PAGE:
Bus to the Zoo
Ania Vesenny

I
see him at the bus stop, waving his arm in rhythm with my windshield wipers. His pink t-shirt sticks to his black skin. His head almost hits the top of the doorway as he pulls himself up into the bus. He shoves his pass into my face and grunts. What do they do with them in those group homes, if they cannot speak? I motion for him to move back. Can’t he see? MOVE BACK, it says. Only a nut like him would go to the zoo on a day like this.

Dad used to take us to the zoo every Sunday, when Ron was a baby, before the doctors knew. “The boys’ day out,” he said. “To give mom a chance to sleep in.” One day we heard a lion roar. “Did you see that?” I said. “Did you hear him roar?” Normally they just lie there, watch the emus through the fence. Smart how they put the emus there, for the lions to watch.

I loved the zoo. The tigers first. Then the elephants. I knew them by names. Patsy. Rosie. Flint. Small sad eyes, thick eyelids. They look at you, and they talk to you with their eyes. I used to stand there, trying to understand. Something about Africa. Hot. Dry. Lost. Loss. Then we would see the zebras. They have a large place to run around. Almost like in the wild. I took Chris there once, after the divorce. He just wanted to ride the ponies.

In the rearview mirror I can’t see his face very well. Only the white of his smile, and the eyes. What does he have to smile about? What did Ron have to smile about, showing his crooked teeth, rotting right in his mouth?

Whenever Mother turned her back I punched Ron in his stomach. He would look at me and smile. Sick brain, sick body. I never smiled, and I was not the one beaten that much.

Mother gave Ron away when he was seven. “Someone else will clean his shit,” Mother said. I was happy, but nothing changed. Only that he was not around to punch anymore. Mother slept as much. Yelled as much. Took as many pills. I told Mother once I missed Ron, and she beat me with Dad’s belt, left welts on my legs. I never said anything, not after that.

By the next stop I see him tugging on a girl’s sleeve. She looks like a nice girl. In a dress. Long black hair. I should go down, ask if he is bothering her. Throw him off the bus. Some of them are violent, you know. So many kicks in one’s gut make one want to kick back. Ron never kicked back then, but I am sure one day he would have. I think about radioing the dispatch for help, but they think I am crazy, too old to be driving, too old to take care of myself. Five years till retirement. Unless some retard with a gun kills me first.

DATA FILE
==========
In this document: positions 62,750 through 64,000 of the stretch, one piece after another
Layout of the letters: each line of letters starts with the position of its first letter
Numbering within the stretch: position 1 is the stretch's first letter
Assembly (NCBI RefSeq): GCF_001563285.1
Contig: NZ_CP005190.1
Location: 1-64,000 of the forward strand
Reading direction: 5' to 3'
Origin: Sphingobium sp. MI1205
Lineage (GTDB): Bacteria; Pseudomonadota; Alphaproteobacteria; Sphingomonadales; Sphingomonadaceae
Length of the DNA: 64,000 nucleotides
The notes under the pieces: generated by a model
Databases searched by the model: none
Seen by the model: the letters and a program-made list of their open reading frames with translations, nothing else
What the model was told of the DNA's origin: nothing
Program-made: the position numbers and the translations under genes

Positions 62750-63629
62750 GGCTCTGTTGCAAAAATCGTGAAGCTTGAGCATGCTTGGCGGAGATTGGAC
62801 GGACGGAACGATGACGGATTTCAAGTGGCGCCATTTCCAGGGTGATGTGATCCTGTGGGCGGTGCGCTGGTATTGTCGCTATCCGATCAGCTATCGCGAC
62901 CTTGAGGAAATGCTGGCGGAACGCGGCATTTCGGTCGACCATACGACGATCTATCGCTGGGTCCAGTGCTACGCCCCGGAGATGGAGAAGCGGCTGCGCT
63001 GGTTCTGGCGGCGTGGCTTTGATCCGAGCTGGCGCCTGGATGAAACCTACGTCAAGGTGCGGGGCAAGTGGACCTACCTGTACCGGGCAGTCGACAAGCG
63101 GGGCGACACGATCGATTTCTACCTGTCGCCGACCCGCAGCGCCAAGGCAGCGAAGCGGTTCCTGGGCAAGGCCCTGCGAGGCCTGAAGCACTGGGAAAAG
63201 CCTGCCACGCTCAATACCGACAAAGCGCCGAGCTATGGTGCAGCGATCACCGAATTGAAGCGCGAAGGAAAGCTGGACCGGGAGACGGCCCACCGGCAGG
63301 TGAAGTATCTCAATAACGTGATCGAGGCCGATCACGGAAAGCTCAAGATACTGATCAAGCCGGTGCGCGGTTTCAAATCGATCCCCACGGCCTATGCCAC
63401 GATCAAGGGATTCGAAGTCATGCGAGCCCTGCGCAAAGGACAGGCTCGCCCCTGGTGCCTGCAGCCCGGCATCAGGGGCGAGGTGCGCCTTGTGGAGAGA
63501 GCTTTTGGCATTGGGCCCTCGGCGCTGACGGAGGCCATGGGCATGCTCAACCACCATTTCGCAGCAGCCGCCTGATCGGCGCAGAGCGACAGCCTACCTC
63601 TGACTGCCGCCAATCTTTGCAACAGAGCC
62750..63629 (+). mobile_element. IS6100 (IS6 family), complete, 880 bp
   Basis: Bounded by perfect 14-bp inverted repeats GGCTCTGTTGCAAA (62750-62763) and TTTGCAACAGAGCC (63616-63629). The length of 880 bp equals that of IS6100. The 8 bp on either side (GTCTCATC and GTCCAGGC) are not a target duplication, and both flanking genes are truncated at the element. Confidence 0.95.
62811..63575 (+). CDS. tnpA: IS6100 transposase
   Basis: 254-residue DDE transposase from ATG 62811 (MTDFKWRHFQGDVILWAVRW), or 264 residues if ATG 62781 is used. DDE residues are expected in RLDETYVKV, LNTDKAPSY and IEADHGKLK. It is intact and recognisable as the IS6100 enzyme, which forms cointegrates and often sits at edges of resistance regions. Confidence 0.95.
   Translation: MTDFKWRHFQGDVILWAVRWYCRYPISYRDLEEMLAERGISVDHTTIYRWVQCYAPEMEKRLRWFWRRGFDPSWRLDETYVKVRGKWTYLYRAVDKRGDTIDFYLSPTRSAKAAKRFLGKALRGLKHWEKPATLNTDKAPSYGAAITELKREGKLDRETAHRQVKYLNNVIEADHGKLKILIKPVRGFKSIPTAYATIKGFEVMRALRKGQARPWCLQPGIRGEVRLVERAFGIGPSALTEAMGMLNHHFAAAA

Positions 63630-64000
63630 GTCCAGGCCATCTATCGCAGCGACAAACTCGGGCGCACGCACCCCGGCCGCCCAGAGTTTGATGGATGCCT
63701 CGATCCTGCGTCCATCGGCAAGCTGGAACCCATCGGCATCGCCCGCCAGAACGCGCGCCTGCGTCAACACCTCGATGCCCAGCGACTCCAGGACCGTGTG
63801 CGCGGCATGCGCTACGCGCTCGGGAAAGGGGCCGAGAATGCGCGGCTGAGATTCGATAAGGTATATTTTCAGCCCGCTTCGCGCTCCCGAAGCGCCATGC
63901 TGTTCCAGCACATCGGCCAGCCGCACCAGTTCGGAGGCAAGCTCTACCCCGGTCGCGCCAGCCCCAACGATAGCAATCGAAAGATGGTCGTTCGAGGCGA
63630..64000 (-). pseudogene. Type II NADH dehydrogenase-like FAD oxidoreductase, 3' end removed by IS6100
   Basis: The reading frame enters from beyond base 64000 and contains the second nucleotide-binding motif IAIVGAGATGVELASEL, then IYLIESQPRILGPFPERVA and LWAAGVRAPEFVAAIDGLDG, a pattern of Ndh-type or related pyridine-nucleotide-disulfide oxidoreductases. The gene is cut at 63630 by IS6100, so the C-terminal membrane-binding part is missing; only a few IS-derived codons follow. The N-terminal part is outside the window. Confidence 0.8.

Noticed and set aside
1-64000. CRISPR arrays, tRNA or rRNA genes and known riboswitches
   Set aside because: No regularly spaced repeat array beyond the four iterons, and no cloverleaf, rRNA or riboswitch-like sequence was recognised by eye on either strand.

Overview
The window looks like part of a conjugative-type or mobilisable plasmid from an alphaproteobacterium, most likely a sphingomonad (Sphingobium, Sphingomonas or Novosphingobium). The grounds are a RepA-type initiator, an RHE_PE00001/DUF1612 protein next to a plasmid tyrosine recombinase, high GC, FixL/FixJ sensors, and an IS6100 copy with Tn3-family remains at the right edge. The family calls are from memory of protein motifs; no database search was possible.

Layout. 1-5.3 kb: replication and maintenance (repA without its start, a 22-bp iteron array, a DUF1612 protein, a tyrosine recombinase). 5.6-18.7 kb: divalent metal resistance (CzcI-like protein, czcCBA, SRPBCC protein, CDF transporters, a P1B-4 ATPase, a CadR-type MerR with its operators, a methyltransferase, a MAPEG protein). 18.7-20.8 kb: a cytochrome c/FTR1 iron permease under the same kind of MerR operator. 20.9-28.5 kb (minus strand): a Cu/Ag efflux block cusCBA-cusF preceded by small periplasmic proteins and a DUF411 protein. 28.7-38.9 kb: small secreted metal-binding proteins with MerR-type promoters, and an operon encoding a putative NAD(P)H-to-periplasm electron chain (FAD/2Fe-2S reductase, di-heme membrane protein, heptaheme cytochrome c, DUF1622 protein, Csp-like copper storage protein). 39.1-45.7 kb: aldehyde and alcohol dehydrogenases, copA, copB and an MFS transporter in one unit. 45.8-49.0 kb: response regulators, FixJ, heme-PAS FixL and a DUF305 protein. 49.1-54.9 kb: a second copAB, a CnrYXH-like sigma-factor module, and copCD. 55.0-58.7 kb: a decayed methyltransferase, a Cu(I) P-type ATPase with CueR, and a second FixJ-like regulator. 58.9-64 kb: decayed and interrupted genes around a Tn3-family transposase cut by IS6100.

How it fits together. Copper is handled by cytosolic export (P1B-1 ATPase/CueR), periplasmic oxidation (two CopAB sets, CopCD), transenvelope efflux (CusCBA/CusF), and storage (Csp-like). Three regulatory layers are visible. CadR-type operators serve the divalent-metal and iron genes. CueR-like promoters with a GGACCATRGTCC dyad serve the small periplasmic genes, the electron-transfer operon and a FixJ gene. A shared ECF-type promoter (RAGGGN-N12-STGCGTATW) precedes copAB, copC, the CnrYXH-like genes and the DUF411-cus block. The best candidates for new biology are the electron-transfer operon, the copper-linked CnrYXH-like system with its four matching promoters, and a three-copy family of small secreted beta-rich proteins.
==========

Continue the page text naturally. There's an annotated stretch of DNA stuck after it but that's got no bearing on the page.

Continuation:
When I look in the mirror again the girl is talking to him. The dummy must be bothering her. If he was Ron, I would have kicked him off the bus.

Ron must be dead by now. Downs don’t live long. Their hearts are weak.

The girl is laughing. Are they doing a crossword puzzle or what? The dummy can’t even talk. One word from her, and he is off my bus.

He presses the stop button, three stops till the zoo, grunts something that sounds like “bye,” looks at me as if I owe him something. Like I should say something back. Just houses around here. A new development. Red brick. Large windows. Rich people like lots of light. I press on the gas, I see him slide past me. A gush of air rushes out through my nose, takes me by surprise. I am not used to holding my breath for that long.

The girl comes to sit at the front. Purple hair, not black. A nose ring. Tattoos on her hands, a ring on each finger. I do not talk to girls like her. I don’t understand a word they say either. When Chris comes once a month, things he says, I don’t get half of them. And he is a good boy. Combs his hair, goes to church.

“Can you let me off just after the turn?” she says.

What, am I a freaking taxicab?

“Please?” she says. “I forgot my umbrella.”

I make the turn, open the doors. The girl jumps off even before I stop. She is not going to the zoo either.

I wait at the zoo for seven minutes. It should be ten. No one gets on, it is still raining. I punch in my time, I drive off. He must be still on the street. There is nowhere for him to go. He must have gotten off at the wrong stop. I will open the door, yell out to him, “Hey! Get on my bus!” I can give him a ride, I have three minutes saved. As long as we go straight through.

 

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